Hong Kong is facing a waste crisis.
Landfills in the city of 7 million people are nearly full. Volume of waste has risen for a fifth straight year.
Tokyo, Seoul, and Taipei—each generates about half of Hong Kong’s waste. This is due to clean policies that encourage recycling.
Hong Kong’s density and exorbitant land prices slow recycling efforts. Operators are reluctant to earmark sites for recycling facilities, say environmentalists.
The city’s three landfills are expected to reach full capacity in two years.
“At the time, there were relatively few people living near these three corners that the government had identified to build giant landfills. But as the years have gone by, we are running out of space, and in some areas people are moving closer and closer to the landfills. And also, we can’t really extend them very much more. So we need to have a completely different system,” said Christine Loh, Hong Kong Undersecretary for the Environment.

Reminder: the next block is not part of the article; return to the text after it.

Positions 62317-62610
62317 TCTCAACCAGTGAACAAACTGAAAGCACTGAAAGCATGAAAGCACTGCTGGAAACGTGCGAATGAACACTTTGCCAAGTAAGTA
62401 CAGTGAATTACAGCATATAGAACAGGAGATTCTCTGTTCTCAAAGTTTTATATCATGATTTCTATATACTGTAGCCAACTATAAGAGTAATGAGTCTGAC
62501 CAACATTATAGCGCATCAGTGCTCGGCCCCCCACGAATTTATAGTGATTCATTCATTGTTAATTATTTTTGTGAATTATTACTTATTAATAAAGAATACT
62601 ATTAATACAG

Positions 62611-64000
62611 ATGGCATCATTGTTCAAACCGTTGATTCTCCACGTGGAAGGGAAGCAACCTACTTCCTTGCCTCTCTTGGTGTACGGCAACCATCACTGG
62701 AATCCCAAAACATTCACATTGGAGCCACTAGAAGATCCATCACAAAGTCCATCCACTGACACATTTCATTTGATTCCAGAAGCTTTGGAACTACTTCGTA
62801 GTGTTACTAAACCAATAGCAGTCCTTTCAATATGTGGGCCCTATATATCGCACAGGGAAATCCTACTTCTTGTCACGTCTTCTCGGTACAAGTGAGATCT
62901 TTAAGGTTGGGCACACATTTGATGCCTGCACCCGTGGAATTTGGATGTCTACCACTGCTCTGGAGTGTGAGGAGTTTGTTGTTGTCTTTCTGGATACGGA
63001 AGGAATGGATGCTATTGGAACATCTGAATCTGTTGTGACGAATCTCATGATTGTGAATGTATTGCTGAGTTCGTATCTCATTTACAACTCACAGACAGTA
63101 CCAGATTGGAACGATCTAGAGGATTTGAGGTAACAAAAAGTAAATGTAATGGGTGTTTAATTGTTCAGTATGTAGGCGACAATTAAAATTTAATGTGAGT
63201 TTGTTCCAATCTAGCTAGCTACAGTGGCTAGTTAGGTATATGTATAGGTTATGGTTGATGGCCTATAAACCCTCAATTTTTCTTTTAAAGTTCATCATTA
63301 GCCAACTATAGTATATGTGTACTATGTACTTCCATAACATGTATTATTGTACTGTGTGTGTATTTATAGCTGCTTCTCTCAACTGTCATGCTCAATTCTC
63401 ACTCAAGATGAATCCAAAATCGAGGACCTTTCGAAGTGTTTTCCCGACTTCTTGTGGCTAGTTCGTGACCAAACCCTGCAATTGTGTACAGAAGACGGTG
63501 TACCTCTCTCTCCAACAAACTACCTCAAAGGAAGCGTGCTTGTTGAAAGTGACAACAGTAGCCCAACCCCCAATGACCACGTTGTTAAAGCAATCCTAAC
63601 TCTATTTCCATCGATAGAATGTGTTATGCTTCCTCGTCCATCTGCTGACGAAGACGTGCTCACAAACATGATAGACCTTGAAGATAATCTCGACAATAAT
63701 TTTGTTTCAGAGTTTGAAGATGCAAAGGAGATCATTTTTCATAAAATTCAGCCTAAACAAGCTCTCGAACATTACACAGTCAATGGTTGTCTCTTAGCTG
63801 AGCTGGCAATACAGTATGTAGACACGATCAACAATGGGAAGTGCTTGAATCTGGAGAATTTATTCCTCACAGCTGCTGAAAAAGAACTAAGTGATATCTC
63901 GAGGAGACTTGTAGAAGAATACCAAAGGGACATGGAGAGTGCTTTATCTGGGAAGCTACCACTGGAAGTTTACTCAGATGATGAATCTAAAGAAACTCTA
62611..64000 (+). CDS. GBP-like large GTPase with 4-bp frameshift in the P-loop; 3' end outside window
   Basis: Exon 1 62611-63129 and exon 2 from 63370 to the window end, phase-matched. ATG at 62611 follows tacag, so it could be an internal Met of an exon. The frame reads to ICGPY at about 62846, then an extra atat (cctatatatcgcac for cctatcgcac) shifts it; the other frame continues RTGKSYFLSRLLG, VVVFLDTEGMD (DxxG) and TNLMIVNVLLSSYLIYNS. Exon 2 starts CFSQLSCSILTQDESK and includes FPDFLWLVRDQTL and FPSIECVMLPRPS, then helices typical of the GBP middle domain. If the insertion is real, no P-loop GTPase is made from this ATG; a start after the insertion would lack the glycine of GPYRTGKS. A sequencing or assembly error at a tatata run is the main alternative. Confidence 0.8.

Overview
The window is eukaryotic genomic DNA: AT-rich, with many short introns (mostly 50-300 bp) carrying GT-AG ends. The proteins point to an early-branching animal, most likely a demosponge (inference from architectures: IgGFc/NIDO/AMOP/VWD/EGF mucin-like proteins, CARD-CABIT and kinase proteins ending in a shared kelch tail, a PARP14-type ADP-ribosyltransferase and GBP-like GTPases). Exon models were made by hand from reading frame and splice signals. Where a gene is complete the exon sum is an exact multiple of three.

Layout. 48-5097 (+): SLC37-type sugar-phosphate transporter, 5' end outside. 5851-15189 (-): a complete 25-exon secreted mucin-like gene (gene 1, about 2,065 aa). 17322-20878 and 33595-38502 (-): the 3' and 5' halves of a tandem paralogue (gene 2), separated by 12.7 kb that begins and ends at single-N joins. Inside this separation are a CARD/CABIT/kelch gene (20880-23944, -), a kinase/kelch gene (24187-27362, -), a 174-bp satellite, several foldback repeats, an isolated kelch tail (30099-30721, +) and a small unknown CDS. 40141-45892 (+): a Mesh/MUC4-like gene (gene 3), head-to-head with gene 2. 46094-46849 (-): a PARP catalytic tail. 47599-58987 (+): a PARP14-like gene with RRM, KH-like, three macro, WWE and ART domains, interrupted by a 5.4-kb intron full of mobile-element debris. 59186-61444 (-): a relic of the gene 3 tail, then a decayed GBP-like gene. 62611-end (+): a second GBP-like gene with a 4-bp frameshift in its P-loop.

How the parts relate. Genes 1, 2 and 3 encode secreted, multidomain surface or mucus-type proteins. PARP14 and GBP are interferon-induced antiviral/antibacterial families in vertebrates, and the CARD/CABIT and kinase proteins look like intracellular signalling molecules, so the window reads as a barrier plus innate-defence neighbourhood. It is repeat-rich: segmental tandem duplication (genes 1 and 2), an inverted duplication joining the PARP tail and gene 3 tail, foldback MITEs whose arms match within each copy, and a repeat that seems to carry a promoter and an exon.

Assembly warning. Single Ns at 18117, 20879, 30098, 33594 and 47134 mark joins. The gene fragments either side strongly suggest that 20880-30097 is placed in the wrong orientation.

The government is looking for solutions.
It has promised new infrastructure, including a multibillion dollar incinerator. The city is also considering a waste-charging scheme.
“The economic tool—to get people to understand they are going to have to pay as they throw—is very powerful,” said Loh.
Hong Kong’s coastline also sees waste from mainland China, where companies discharge waste into the sea to save the cost of proper disposal.
Waste management had been a low priority since Hong Kong was handed over to China 20 years ago.
“The government has been extremely slow since the handover. They have been preoccupied with political reform, constitutional development, and they have kind of ignored a lot of the mundane issues of running a city smartly,” said Paul Zimmerman, local district councilor and environmentalist.